Review by King Broccoli
I'm not here to lambast Mortal Kombat II for its ridiculous interpretations of the laws of physics. Some might call it nitpicking, if I were to rebuke the game for the way it's characters move as if underwater, throwing themselves around the combat arena with careless abandon, lazily sticking a leg out behind them in a vain attempt to undo their opponents. Surely it would be unjust if I were to classify MKII on the way the shadows of the combatants lift off the ground on occasion, and constantly make their owners out to be some fatuous oval shape. It would be unfair of me to bring up these points to attack this modest game, so I won't.
Nor will I talk about the combat tactics of the opponents. Really, what purpose do opponents serve in a fighting game, anyway? Who cares if they have the ability to preempt every move you make? They're perfectly entitled to look at your movements and employ one of many preset counter-attack techniques to ensure their own survival! They should be commended, not condemned, for having the ability to catch an errant leg, or a flailing arm, the split second before it knocks them unconscious, and use it to throw you into the unforgiving tile deco. Why shouldn't they be allowed to react to any jump you make with a special attack designed to keep you at bay? Why should you be allowed near them? Where's the fun in that!? Just because the opponents use impossible tactics to win fights, why should the overall rating of the game suffer?
And since we don't mind that our opponents use their pre-programmed nous to pound us into the dust, there's no point bringing up the shallow mechanics that control the game. It wouldn't be fair. Surely it's irrelevant that most attacks are stilted and ineffective, removing completely the chance of a fluent fight. It doesn't matter that it's virtually impossible to string two or three attacks together, because as soon as you throw a punch your foe will undoubtedly catch your fist in his teeth, turning your well-timed maneuver into a 10-hit combo for him. And we certainly don't need to bring up the special attacks of each character! After all, they'll only be blocked or ducked, leaving you open to further embarrassment. Since we'll be neglecting punches, kicks and special attacks, it's only fair to render these points moot. We can safely move on to the next paragraph with the reputation of Mortal Kombat II intact.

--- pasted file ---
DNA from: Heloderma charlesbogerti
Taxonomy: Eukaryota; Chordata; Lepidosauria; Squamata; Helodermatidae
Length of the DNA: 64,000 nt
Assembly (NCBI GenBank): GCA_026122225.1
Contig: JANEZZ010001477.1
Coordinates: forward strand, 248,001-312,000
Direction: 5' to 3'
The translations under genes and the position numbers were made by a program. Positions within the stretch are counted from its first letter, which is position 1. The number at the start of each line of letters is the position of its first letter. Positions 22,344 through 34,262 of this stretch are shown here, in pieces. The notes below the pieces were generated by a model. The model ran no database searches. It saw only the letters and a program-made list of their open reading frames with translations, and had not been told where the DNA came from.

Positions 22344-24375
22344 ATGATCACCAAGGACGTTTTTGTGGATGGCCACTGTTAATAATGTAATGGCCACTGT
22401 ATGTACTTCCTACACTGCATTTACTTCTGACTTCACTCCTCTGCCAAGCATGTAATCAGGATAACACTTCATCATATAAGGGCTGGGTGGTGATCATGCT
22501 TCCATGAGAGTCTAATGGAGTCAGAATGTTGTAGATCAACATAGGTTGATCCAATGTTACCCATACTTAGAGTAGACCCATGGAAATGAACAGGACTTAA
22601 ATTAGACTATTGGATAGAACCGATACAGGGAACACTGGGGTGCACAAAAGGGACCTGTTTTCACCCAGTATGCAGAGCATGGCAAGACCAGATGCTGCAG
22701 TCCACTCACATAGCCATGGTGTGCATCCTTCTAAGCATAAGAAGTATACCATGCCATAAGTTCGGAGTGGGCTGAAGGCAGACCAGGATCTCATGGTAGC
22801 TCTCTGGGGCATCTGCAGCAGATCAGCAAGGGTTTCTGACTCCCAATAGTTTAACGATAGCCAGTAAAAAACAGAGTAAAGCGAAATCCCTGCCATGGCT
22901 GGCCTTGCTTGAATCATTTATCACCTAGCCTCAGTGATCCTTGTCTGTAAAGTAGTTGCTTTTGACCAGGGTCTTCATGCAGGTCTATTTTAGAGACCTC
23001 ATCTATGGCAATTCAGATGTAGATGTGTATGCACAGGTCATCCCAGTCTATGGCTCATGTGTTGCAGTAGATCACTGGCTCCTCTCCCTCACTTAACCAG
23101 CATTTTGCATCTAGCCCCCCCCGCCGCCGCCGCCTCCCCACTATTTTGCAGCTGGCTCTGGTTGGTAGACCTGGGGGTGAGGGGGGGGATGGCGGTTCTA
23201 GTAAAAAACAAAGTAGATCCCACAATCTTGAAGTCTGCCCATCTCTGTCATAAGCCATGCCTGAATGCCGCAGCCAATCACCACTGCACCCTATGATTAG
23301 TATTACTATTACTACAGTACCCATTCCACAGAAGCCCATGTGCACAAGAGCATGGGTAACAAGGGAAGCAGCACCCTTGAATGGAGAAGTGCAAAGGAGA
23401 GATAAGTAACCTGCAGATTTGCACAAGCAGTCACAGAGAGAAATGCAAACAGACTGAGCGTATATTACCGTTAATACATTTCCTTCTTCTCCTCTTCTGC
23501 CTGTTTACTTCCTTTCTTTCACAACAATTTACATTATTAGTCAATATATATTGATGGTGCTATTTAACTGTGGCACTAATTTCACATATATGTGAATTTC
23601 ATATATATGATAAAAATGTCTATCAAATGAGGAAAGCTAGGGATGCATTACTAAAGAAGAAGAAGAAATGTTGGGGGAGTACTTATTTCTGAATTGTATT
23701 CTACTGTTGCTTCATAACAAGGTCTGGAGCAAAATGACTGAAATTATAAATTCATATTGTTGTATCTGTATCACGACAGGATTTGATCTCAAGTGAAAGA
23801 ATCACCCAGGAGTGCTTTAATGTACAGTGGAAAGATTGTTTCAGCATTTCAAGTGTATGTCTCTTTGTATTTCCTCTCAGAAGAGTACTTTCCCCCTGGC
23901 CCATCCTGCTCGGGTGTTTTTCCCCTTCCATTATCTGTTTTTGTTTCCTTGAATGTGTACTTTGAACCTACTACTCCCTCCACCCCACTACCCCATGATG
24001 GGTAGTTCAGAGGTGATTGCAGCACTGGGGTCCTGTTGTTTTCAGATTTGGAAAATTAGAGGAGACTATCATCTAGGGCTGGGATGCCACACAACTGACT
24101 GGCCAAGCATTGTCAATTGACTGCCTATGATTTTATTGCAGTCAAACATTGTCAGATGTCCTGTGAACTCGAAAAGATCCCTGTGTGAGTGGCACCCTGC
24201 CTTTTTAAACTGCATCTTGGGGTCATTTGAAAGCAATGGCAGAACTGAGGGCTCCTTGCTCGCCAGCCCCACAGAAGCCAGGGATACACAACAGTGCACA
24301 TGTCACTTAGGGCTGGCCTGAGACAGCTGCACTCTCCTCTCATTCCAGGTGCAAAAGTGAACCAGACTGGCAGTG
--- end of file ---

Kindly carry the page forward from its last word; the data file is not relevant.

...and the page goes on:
We shan't adjust the score for any of the fatalities or the like that MKII so wonderfully provides. Why would one bother going through the strenuous task of inputting a 5,450 button combo to see Liu Kang do a silly dance? They wouldn't! Sure, we can add points to the score because of these woefully rendered scenes of unimaginative violence, seeing as how they're the only thing that sets the MK series apart from the rest. But we wouldn't dare take points off. That wouldn't be fair. The Mortal Kombat series can be violent as it likes, it won't influence any of us to be bad people, it's not like we're the ones perpetrating the violence. We're the ones sitting back and watching as our uppercuts sail mercifully through the torso of a rogue Scorpion, only to be hammered into submission by an uppercut of his own. If anything the realist values of Mortal Kombat II teach us how harsh and unforgiving the outside world can be! Bravo Mortal Kombat II!
It wouldn't be fair to finish off a review of Mortal Kombat II by commenting on the design elements of the game. After all, gameplay makes a game! There's no need to mention the inadequacies of the ominous music that plays as you mull over which character to help get beaten up, nor should I mention that lackluster fanfare that arrives with your choice, punctuating the music always at the most inappropriate moment. Why bother mentioning how silly most of the characters look? You'll only pick Scorpion, Sub Zero or Reptile anyway. The allegedly stylish Johnny Cage can wear his pants as high as he likes. I'm not going to complain! Who cares if the game looks and sounds embarrassing, I'd never let pictures and noises affect my judgment.
With all this in mind, being the unbiased adjudicator that I am, I must give this game a ten. Once you overlook the flaws of the game, you'll find a game that deep down is truly beautiful. It's just a shame that my zero key doesn't work. As soon as I get it fixed, I'll adjust the score, I promise. Just don't let my malfunctioning keyboard give you cause to think less of me.
Please overlook my inadequacies!
Reviewer's Score: 1/10 | Originally Posted: 02/14/04
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